HSS Applauds Its 2020 Student Prize Winners
The Division of the Humanities and Social Sciences is pleased to present the winners of the 2019-2020 writing and research prizes. Due to the extraordinary circumstances created by the COVID-19 outbreak, Caltech students had to quickly adjust to online learning this spring while continuing their studies, and today we celebrate the class of 2020 in a virtual commencement ceremony. We may not be able to celebrate together, but that does not make us any less proud of the accomplishments of our outstanding students.
Seniors Nivetha Karthikeyan and Leonardo (Leo) Balestri, both graduating with a second option in history, received the Eleanor Searle Prize in Law, Politics, and Institutions. They were nominated by Assistant Professor of History Maura Dykstra and Professor of History and Social Science J. Morgan Kousser, respectively. Named for the late Edie and Lew Wasserman Professor of History at Caltech, the prize honors an undergraduate or graduate student whose work in history or the social sciences exemplifies Searle's interests in the use of power, government, and law.
The Mary A. Earl McKinney Prize in Literature, established in 1946 by Samuel P. McKinney, promotes proficiency in writing and is awarded for the best original poetry and fiction. The humanities faculty selected sophomore Melba Nuzen for her fiction piece, "Exogenesis," and senior Karen Pham for her poem, "maybe i thought growing up would be more glamorous." Junior Andrew Chan received an honorable mention for his poem, "In Memory of Kendrick Castillo."
Each year, the Gordon McClure Memorial Communications Prizes reward undergraduates for their academic writing in three categories: English, history, and philosophy. The latest honorees are junior Victoria Liu (English, "On Lily Bart's Specializations and Survival in the Upper Class"), senior Karen Pham (History, "'Otherness': Examining the Relationship Between Human and Non-Human"), and freshman Lucca de Mello (Philosophy, "What criteria should be used to determine whether an automated decision procedure is fair?").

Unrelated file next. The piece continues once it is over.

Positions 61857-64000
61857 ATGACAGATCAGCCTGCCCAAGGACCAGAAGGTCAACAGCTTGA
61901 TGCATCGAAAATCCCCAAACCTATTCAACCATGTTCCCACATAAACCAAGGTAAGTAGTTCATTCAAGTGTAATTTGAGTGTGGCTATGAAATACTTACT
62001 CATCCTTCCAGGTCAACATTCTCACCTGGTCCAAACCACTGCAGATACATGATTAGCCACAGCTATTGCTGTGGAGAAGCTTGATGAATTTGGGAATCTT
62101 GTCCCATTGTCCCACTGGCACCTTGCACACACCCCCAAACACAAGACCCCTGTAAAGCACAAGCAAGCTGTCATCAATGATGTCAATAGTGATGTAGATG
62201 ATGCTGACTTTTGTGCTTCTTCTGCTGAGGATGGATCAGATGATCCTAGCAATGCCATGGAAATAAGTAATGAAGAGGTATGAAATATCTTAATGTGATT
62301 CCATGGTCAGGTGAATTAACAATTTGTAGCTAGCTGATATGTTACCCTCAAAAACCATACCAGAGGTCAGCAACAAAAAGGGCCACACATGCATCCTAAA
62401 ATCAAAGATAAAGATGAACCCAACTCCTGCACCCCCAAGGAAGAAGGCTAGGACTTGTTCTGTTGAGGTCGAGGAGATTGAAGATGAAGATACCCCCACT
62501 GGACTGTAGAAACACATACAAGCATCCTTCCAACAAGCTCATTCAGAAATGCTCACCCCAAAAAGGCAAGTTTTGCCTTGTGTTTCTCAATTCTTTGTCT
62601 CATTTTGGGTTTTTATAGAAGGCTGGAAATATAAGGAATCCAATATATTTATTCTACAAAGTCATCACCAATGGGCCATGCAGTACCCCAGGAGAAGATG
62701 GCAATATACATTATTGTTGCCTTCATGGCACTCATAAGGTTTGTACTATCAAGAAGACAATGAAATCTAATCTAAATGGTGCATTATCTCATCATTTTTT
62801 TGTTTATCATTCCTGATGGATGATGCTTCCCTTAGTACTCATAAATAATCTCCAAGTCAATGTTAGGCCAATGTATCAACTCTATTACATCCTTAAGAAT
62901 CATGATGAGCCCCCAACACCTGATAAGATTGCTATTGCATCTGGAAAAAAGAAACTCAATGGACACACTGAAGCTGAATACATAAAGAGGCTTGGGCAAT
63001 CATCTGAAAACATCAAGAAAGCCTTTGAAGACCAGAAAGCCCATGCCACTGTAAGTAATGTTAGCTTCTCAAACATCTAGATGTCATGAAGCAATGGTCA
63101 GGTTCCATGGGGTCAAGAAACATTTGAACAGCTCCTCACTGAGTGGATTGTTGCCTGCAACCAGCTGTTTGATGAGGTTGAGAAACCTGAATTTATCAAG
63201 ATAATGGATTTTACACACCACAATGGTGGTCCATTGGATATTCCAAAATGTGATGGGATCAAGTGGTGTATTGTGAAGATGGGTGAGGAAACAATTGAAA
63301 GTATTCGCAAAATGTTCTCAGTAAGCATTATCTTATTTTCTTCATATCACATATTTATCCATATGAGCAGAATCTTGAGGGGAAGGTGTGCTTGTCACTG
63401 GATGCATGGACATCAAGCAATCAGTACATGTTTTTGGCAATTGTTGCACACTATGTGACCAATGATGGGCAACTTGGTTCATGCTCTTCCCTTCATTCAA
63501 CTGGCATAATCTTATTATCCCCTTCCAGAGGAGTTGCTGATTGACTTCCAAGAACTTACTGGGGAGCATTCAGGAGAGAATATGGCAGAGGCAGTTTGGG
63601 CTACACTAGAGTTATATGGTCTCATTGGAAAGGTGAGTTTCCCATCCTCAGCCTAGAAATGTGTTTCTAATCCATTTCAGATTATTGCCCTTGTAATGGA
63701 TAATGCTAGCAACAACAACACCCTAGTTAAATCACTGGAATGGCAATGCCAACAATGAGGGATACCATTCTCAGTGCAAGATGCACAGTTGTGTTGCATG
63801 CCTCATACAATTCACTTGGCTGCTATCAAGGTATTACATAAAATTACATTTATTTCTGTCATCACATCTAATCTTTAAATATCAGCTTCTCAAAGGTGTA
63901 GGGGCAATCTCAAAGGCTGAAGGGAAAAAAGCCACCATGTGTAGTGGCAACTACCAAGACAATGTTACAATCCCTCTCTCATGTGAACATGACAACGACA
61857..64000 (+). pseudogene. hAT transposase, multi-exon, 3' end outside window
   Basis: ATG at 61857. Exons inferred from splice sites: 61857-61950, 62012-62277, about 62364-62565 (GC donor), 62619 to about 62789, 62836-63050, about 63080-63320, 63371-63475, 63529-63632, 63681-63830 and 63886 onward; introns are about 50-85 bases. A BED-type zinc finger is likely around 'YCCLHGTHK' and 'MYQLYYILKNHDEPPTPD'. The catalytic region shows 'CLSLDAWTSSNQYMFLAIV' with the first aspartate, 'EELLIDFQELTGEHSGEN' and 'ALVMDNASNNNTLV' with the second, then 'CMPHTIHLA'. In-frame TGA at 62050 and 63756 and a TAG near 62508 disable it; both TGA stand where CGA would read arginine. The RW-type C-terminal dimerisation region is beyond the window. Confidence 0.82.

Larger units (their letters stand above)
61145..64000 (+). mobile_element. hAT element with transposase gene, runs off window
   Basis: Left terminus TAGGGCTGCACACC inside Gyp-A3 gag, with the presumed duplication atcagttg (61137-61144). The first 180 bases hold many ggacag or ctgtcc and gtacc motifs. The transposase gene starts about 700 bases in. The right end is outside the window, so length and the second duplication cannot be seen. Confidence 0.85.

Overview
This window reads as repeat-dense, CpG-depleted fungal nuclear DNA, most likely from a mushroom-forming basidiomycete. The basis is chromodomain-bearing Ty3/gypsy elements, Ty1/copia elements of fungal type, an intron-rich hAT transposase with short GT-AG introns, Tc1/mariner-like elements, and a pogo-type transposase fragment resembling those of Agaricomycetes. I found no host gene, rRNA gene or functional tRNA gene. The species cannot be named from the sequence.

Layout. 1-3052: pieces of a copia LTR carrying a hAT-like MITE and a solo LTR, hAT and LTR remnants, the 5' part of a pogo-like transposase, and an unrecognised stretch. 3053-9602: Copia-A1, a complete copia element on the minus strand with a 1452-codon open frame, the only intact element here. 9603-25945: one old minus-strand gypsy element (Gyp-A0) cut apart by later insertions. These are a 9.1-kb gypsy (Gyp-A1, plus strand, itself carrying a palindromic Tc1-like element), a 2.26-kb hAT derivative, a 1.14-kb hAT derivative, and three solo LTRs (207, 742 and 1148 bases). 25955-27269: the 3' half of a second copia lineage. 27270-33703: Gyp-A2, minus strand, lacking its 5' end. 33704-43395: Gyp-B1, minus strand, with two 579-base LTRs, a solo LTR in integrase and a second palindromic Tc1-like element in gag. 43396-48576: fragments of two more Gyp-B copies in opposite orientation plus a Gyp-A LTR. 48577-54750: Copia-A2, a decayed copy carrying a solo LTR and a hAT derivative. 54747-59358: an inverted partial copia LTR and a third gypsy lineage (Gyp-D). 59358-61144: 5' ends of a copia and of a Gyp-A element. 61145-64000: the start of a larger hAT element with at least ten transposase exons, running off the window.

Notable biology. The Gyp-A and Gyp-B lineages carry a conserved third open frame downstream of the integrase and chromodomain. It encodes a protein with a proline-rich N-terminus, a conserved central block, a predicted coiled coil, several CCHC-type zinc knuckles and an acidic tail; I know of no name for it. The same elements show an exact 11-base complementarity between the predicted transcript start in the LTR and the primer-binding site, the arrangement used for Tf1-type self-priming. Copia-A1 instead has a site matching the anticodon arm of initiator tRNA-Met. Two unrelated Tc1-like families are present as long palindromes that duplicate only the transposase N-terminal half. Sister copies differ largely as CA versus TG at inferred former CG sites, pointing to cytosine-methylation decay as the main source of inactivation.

Professor of History Warren Brown nominated senior Margaret (Maggie) Anderson for the 2020 Rodman W. Paul History Prize. Since its establishment in 1986, the prize recognizes a junior or senior with an unusual interest or affinity for the past. Anderson graduates today with a second option in history.
The social sciences faculty awarded the David M. Grether Prize in Social Science to senior David Fager, who is graduating with a BS in mathematics and economics. Professor of Economics and Statistics Bob Sherman nominated Fager to reward his outstanding work in two classes and his 2018 Summer Undergraduate Research Fellowship (SURF), during which Fager vetted a statistical model Sherman had developed.
The Hallett Smith Prize, which recognizes an outstanding essay related to the work of Shakespeare, was granted to sophomore Nivedita Kanrar. Her winning essay is entitled, "Types of Femininity in Shakespeare's Tragedies."
For her composition, "Utilitarian Calculations and the Moral Status of Strong AI," freshman Elsa Palumbo received the Alexander P. and Adelaide F. Hixon Prize for Writing. The prize is awarded annually to an undergraduate student for the best composition in a freshman humanities course.
The John O. Ledyard Prize for Graduate Research in Social Science, established in 2012, rewards a social science or social and decision neuroscience graduate student for having the best second-year paper. A committee of social science faculty members selected Meng Jhang Fong as the 2020 recipient.
Congratulations to Nivetha, Leo, Melba, Karen, Victoria, Lucca, Maggie, David, Nivedita, Elsa, and Meng Jhang, and the graduating class of 2020!
Updated October 9, 2020